Shaping the future of alternative payment models in oncology

New payment models
/ Healthcare

Optimal Oncology Alternative Payment Models, December 2019

The Centers for Medicare & Medicaid Innovation (CMMI) recently released the draft for Oncology Care First (OCF), a new oncology payment model projected to launch in January 2021 as the successor to CMMI’s Oncology Care Model (OCM).

OCF affirms CMMI’s commitment to shift away from the status quo fee-for-service (FFS) payment paradigm to one that incents value-oriented, patient-centered care and builds on OCM. OCF, as it is currently conceived, meets CMMI’s stated goal of having a single alternative payment model (APM) dedicated to managing cost and quality for Medicare cancer patients.

CMMI’s announcements of OCF and other primary- and specialty-care payment models have raised questions on what the end state for oncology APMs looks like. This question was top of mind for members of the oncology APMs advisory council, which gathered in November 2019 in Washington, DC, for its third meeting. The council, launched in late 2017, gives leading designers and implementers of oncology APMs the opportunity to learn from one another and catalyze new thinking and approaches to improve pilots in this space. Participants addressed several perennial issues, including accountability and risk, the cost of drugs, meaningful outcomes measurement, and the utility of emerging tools such as electronic patient-reported outcomes (e-PROs). These challenges continue to underlie conversations in this space, as do the implications of the one-size-fits-all approach to oncology payment reform for Medicare that CMMI is spearheading through its OCF proposal.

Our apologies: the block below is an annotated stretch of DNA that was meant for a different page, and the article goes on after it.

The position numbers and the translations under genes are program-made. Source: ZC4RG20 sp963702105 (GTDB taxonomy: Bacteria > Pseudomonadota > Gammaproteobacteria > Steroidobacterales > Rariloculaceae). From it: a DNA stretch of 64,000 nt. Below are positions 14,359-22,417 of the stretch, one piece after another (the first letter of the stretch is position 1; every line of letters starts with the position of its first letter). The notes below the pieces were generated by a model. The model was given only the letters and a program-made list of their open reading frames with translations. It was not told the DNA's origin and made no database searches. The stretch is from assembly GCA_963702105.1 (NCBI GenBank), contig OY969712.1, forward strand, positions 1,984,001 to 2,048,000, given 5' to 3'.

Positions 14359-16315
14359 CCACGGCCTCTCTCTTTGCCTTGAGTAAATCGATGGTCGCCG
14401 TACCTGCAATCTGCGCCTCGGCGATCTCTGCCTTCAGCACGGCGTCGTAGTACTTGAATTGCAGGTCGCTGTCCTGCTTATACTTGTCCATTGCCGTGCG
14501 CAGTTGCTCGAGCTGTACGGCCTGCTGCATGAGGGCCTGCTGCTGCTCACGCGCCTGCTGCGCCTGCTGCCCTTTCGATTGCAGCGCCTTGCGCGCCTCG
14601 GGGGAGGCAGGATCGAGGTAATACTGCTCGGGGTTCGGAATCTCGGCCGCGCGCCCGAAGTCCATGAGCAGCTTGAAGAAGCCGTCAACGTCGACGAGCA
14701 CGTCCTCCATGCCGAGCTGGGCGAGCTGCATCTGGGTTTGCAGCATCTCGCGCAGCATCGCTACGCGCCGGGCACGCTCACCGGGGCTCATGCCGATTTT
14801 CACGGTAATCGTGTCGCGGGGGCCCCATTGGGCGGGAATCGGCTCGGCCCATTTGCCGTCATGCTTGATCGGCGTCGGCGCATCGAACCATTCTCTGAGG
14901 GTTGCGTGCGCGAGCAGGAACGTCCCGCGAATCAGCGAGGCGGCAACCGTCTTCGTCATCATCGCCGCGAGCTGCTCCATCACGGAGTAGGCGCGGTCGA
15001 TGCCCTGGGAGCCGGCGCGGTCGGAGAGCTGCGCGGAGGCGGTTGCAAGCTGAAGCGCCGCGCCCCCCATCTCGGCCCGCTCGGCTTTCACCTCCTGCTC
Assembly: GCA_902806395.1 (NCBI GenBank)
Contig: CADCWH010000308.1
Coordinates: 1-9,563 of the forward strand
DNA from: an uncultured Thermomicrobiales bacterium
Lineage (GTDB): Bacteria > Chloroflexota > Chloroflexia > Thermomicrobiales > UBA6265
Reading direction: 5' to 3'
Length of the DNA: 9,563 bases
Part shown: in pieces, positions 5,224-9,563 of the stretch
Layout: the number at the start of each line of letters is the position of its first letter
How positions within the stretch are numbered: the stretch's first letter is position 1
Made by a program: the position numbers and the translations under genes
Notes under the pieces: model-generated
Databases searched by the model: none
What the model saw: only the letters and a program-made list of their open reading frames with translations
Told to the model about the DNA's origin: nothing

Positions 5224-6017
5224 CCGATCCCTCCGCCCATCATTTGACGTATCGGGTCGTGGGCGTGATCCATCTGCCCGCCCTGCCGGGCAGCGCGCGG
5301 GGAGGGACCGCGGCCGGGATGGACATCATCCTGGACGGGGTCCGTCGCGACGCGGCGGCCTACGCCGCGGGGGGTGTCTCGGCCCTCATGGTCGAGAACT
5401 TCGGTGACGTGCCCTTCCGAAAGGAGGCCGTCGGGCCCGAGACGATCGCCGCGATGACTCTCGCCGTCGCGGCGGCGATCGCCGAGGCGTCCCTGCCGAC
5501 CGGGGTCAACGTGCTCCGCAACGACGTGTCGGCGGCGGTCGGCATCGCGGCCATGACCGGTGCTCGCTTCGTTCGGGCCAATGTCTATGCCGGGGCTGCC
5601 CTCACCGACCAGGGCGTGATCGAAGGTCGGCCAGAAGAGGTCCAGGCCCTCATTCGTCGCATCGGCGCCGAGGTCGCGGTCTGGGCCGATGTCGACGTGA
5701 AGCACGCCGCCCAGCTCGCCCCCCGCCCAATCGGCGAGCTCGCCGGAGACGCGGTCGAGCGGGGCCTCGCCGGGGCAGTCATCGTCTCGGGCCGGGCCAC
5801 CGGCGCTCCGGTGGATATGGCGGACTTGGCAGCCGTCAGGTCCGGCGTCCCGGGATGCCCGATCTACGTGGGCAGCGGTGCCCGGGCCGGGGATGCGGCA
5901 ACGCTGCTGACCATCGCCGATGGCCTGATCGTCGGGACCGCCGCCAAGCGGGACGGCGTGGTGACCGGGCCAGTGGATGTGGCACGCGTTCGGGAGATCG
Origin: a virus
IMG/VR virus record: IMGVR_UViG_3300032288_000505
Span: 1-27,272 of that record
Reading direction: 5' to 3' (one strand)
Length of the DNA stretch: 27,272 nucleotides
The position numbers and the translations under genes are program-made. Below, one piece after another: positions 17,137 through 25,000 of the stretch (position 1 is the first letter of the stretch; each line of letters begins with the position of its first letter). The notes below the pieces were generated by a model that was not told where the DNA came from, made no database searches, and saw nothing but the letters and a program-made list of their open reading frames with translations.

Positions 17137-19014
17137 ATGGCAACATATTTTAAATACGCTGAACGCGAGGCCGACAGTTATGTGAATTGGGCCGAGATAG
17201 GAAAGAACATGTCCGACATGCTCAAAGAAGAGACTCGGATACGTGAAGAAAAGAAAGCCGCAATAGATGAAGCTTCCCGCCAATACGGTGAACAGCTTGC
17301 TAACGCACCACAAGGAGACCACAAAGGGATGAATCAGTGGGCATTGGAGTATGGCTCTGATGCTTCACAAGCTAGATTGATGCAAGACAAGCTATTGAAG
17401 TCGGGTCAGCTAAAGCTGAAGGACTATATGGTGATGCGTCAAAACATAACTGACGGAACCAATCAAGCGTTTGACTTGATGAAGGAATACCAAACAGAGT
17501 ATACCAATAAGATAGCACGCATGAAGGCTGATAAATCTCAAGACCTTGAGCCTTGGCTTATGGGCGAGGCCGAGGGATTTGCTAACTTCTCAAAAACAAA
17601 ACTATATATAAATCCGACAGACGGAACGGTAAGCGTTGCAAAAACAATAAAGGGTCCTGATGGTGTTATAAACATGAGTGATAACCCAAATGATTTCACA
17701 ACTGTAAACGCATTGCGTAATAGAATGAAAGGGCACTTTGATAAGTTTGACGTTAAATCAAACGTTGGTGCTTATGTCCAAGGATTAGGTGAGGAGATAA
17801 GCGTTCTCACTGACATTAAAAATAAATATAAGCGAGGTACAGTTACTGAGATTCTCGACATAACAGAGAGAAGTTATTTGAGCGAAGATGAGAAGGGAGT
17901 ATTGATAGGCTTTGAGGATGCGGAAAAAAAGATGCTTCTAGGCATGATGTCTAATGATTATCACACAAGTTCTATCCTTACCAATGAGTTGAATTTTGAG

During the meeting, participants considered the following topics:

  • Challenges presented by the coexistence of oncology and primary-care APMs

  • Acceptable risk and risk mitigation strategies for practices

  • The cost of drugs in APMs

  • The end state of oncology APMs